Things have come to a bit of a lull on the Redskins front with players now a couple weeks into their summer vacation. Just five weeks, and things will get cranking as the players report for training camp and begin laying the groundwork for the 2013 season.
The latest bit of Redskins news came Friday evening as Robert Griffin III wrapped up another week of rehab, and after three straight days of cutting and change of direction drills, hadn’t experienced any setbacks.
Also, in case you missed it, Sam Huff has retired from his position as a part of the Redskins’ radio broadcast.
This week’s mailbag is heavy on RGIII, with his progression as a player, his recovery and habits ranking among the questions sent in from readers, and there are a few other interesting topics as well. So, let’s begin.
I have often read about the progression of a second-year quarterback from his rookie season. How could RGIII improve much from last year’s fabulous season?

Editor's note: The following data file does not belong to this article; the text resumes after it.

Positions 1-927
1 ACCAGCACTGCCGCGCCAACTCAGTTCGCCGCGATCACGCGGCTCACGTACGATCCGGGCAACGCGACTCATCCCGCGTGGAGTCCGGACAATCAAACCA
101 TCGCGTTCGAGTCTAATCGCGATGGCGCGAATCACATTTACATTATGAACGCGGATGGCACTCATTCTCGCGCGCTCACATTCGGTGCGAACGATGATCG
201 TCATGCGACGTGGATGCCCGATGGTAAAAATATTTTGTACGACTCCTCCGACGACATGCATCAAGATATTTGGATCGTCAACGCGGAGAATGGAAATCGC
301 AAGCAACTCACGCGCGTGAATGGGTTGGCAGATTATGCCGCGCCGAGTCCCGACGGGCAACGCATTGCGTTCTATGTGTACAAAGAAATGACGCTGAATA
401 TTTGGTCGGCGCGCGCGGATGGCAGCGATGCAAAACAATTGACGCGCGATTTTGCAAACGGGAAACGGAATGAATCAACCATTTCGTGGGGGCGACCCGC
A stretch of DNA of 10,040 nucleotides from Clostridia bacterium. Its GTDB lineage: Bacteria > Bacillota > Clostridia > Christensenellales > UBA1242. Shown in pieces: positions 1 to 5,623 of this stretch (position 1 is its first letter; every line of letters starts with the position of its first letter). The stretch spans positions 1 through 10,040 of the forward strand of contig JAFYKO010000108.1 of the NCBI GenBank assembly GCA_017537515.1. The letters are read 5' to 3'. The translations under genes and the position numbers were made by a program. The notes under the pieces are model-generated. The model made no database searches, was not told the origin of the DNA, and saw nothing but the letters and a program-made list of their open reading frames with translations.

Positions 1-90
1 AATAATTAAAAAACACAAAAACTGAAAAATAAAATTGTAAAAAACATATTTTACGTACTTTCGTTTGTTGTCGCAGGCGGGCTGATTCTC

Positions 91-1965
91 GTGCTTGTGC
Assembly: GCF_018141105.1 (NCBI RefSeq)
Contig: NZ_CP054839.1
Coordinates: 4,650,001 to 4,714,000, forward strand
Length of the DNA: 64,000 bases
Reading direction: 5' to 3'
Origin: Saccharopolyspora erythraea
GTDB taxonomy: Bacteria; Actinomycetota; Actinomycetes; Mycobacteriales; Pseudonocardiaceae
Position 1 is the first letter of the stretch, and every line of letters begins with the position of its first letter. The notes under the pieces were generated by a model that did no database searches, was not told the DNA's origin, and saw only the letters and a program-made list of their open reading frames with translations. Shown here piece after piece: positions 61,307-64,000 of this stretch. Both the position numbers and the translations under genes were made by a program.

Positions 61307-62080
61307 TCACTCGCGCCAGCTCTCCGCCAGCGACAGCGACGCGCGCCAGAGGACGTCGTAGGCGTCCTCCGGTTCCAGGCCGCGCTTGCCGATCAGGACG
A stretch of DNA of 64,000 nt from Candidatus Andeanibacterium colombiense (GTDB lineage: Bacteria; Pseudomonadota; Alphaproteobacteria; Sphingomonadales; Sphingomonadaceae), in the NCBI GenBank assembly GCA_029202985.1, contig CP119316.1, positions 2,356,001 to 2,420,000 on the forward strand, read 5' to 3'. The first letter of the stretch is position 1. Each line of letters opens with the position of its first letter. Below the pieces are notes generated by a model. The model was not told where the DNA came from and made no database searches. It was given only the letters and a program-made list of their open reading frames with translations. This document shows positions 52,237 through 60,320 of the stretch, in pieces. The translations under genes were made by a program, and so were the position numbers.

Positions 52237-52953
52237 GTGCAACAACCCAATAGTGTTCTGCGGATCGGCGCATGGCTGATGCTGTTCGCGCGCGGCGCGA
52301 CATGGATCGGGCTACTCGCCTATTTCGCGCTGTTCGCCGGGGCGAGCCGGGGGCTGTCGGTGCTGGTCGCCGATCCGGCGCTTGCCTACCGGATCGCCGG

– David Schroeder
As impressive as Griffin’s rookie campaign was, he still wasn’t perfect. Some of his goals this offseason (in addition to getting healthy) include improving his feel for defenses, command of the offense, and decision making. Improvement in all of those areas will help make him even more of an effective quarterback. The Redskins last season struggled particularly on third downs, converting only 35.8 percent of those plays for first downs. (The Patriots led the league by converting 48.7 percent of their third downs for first downs.)
Of all the downs, Griffin was least effective on third downs. He completed 69.7 percent of his second-down passes (85 for 122) and 66.5 percent of first down throws (105 for 158). However, his completion percentage dropped to 59 percent on third downs (62 for 105). Additionally, after averaging 9.79 yards per first-down completion, and 8.14 yards per second-down completion, Griffin averaged just 5.84 yards per pass on third downs. Compare Griffin’s third-down completion percentage to those of Aaron Rodgers (63.9), Peyton Manning (62.9) and Tom Brady (61.3), and you’ll see room for growth.